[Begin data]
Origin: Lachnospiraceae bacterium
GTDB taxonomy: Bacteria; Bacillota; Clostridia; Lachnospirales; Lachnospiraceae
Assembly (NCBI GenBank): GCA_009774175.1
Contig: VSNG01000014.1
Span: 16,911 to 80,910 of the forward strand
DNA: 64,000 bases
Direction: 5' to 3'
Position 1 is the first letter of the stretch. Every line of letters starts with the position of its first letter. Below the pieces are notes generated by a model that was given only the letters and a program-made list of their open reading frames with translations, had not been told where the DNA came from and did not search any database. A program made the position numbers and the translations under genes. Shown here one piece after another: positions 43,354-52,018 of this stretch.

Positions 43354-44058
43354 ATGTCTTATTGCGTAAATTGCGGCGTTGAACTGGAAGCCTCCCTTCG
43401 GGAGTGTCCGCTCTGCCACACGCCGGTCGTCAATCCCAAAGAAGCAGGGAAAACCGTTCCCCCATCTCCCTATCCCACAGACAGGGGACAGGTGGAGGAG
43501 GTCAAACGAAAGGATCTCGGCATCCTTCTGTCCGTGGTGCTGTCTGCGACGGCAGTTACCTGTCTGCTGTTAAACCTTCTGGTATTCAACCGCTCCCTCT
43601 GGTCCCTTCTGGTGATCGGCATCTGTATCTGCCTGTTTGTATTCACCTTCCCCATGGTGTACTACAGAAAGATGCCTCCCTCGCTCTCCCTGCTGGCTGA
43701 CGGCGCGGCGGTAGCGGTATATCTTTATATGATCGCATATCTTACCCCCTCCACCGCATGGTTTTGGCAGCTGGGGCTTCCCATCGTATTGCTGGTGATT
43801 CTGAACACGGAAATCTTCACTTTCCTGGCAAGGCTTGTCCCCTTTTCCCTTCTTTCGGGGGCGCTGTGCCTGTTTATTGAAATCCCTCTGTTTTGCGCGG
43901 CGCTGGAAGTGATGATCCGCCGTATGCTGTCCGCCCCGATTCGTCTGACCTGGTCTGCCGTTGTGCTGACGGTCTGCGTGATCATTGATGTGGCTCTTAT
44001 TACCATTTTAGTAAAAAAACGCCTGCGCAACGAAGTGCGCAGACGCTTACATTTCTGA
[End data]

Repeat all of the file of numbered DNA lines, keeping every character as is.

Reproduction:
Origin: Lachnospiraceae bacterium
GTDB taxonomy: Bacteria; Bacillota; Clostridia; Lachnospirales; Lachnospiraceae
Assembly (NCBI GenBank): GCA_009774175.1
Contig: VSNG01000014.1
Span: 16,911 to 80,910 of the forward strand
DNA: 64,000 bases
Direction: 5' to 3'
Position 1 is the first letter of the stretch. Every line of letters starts with the position of its first letter. Below the pieces are notes generated by a model that was given only the letters and a program-made list of their open reading frames with translations, had not been told where the DNA came from and did not search any database. A program made the position numbers and the translations under genes. Shown here one piece after another: positions 43,354-52,018 of this stretch.

Positions 43354-44058
43354 ATGTCTTATTGCGTAAATTGCGGCGTTGAACTGGAAGCCTCCCTTCG
43401 GGAGTGTCCGCTCTGCCACACGCCGGTCGTCAATCCCAAAGAAGCAGGGAAAACCGTTCCCCCATCTCCCTATCCCACAGACAGGGGACAGGTGGAGGAG
43501 GTCAAACGAAAGGATCTCGGCATCCTTCTGTCCGTGGTGCTGTCTGCGACGGCAGTTACCTGTCTGCTGTTAAACCTTCTGGTATTCAACCGCTCCCTCT
43601 GGTCCCTTCTGGTGATCGGCATCTGTATCTGCCTGTTTGTATTCACCTTCCCCATGGTGTACTACAGAAAGATGCCTCCCTCGCTCTCCCTGCTGGCTGA
43701 CGGCGCGGCGGTAGCGGTATATCTTTATATGATCGCATATCTTACCCCCTCCACCGCATGGTTTTGGCAGCTGGGGCTTCCCATCGTATTGCTGGTGATT
43801 CTGAACACGGAAATCTTCACTTTCCTGGCAAGGCTTGTCCCCTTTTCCCTTCTTTCGGGGGCGCTGTGCCTGTTTATTGAAATCCCTCTGTTTTGCGCGG
43901 CGCTGGAAGTGATGATCCGCCGTATGCTGTCCGCCCCGATTCGTCTGACCTGGTCTGCCGTTGTGCTGACGGTCTGCGTGATCATTGATGTGGCTCTTAT
44001 TACCATTTTAGTAAAAAAACGCCTGCGCAACGAAGTGCGCAGACGCTTACATTTCTGA